Watching the Watchdogs: A Conceptual Model for Media Accountability in a Non-Western Country
Source of Publication
Professional and academic debates on the role of media accountability instruments (MAIs) have so far largely focused on Western democracies and on solving the issues of transparency and trust through press and media councils, ombudspersons, media criticism fora, and digital forms of media accountability. They have notably ignored the disruptive force of media technologies in the context of the rise of algorithm-driven platforms. This paper draws on Von Krogh [Von Krogh, T. 2012. Understanding Media Accountability Media Accountability in Relation To Media Criticism and Media Governance in Sweden 1940–2010. PhD Diss. Mid Sweden University] amended version of McQuail (2005) and Bardoel and d’Haenens’ models (2004. “Media Responsibility and Accountability: New Conceptualizations and Practices.” Communications 29: 5–25. doi:10.1515/comm.2004.007) to propose an enhanced model that takes into account the state/media relations in non-democratic societies and the disruptive force of media technologies and algorithm-driven platforms. In-depth semi-structured interviews with 12 prominent media practitioners were conducted. The findings suggest the limits of normative conceptualizations of media accountability when adopted and applied to non-democratic countries. We propose a model that explains the role of media technologies and algorithms-driven platforms as game changers in the debate on media accountability in non-Western countries.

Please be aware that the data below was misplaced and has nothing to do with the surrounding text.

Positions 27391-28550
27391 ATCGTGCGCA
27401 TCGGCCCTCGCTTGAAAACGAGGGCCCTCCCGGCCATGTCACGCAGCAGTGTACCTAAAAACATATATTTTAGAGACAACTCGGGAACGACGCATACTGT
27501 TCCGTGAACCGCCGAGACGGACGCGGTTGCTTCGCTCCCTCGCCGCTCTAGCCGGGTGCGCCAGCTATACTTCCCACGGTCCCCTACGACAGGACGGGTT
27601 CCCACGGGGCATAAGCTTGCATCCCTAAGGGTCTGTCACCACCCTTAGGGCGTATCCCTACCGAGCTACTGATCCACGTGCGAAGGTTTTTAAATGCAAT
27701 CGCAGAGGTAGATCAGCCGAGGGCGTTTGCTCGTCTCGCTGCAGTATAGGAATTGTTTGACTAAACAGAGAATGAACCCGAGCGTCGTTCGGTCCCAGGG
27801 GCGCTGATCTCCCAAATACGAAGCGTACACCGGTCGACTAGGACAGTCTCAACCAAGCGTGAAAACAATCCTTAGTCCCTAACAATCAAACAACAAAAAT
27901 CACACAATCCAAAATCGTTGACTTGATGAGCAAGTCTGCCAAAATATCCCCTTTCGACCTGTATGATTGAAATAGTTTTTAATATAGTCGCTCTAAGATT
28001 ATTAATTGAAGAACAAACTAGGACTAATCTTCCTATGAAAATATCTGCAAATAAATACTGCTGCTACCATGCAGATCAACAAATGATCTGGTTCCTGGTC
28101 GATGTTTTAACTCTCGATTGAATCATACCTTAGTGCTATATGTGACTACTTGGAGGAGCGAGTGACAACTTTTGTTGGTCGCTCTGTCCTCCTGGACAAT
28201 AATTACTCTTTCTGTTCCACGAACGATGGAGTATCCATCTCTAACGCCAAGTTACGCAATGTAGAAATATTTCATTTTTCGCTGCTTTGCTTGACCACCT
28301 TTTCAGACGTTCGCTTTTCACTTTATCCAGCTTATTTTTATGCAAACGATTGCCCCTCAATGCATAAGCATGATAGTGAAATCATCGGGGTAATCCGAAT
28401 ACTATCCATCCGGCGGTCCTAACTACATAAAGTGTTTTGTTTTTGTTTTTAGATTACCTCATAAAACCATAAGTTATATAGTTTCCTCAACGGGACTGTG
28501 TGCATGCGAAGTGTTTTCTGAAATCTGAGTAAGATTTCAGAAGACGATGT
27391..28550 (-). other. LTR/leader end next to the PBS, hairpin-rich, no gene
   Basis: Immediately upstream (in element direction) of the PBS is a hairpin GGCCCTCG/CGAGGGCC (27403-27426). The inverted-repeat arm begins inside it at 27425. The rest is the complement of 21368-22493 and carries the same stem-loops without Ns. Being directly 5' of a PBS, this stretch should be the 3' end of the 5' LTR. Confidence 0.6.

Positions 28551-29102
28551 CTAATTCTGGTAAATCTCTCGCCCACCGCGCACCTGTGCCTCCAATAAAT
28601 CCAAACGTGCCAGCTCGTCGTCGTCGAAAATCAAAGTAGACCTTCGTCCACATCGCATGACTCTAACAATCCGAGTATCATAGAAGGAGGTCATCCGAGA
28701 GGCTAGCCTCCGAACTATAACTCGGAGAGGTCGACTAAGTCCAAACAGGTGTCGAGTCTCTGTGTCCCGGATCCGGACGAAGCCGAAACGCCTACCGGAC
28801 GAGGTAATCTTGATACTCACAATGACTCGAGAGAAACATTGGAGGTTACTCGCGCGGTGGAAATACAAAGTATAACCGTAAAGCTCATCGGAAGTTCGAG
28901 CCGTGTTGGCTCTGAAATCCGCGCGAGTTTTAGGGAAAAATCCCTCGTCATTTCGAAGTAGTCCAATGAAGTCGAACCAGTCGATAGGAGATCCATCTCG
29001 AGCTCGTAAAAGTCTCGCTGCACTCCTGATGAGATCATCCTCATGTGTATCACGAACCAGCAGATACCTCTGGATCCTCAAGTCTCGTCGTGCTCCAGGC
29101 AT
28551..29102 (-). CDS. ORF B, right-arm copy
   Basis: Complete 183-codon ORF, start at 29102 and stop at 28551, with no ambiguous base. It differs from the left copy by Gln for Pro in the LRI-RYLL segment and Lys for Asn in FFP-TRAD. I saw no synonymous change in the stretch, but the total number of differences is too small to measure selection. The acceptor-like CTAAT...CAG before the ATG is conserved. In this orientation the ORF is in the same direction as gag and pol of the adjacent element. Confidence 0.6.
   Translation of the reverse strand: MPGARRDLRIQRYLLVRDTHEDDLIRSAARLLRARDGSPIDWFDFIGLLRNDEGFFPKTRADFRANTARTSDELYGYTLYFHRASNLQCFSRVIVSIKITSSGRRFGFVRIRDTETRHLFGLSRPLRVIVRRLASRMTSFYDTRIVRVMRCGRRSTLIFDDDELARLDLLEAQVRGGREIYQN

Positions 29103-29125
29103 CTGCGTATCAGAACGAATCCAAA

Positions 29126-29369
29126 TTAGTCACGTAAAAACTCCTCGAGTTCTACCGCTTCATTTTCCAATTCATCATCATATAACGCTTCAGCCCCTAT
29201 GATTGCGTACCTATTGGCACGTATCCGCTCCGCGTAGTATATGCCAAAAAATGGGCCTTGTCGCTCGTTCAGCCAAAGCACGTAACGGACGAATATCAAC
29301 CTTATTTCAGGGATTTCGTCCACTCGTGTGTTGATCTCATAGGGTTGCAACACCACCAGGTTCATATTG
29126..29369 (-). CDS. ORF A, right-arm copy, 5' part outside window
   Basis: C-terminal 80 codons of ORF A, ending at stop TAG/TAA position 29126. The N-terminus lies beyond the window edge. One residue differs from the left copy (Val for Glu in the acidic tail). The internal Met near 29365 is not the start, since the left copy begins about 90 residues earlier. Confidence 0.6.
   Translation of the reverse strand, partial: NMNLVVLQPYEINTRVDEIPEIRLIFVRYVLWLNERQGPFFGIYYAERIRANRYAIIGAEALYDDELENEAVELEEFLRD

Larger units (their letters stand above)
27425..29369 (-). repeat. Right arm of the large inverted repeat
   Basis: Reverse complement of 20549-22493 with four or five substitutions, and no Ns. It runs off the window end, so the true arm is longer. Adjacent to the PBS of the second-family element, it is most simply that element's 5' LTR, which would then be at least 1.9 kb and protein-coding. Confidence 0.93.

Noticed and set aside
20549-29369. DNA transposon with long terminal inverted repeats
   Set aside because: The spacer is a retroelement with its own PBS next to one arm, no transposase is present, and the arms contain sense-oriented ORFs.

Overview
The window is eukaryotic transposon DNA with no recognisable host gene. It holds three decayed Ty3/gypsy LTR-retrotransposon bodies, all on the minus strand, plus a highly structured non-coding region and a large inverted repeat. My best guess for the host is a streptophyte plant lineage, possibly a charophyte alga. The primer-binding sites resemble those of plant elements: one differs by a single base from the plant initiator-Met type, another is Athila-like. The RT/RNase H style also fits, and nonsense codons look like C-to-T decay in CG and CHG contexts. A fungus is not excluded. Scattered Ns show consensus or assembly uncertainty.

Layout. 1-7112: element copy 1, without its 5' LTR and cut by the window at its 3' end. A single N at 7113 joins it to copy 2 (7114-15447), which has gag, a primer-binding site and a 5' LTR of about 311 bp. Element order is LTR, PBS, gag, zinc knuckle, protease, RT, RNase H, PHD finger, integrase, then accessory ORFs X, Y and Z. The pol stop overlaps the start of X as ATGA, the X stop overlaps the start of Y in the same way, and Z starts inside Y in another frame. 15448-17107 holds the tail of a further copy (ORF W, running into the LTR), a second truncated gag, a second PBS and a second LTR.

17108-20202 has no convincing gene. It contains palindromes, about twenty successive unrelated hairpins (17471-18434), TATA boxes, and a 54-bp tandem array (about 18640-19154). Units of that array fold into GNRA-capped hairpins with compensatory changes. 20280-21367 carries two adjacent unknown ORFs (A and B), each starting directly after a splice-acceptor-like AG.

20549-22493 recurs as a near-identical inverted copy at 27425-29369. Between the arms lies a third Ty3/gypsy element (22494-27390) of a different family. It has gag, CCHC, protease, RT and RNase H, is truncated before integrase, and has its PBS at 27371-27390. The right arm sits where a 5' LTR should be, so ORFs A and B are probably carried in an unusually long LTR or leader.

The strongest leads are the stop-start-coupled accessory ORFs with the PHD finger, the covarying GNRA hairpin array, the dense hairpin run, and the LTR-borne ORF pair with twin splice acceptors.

De-westernization, media accountability frames, media accountability models, media practitioners, Morocco, platformization
Zaid, Bouziane; Shin, Don Donghee; El Kadoussi, Abdelmalek; and Ibahrine, Mohammed, "Watching the Watchdogs: A Conceptual Model for Media Accountability in a Non-Western Country" (2021). All Works. 4403.
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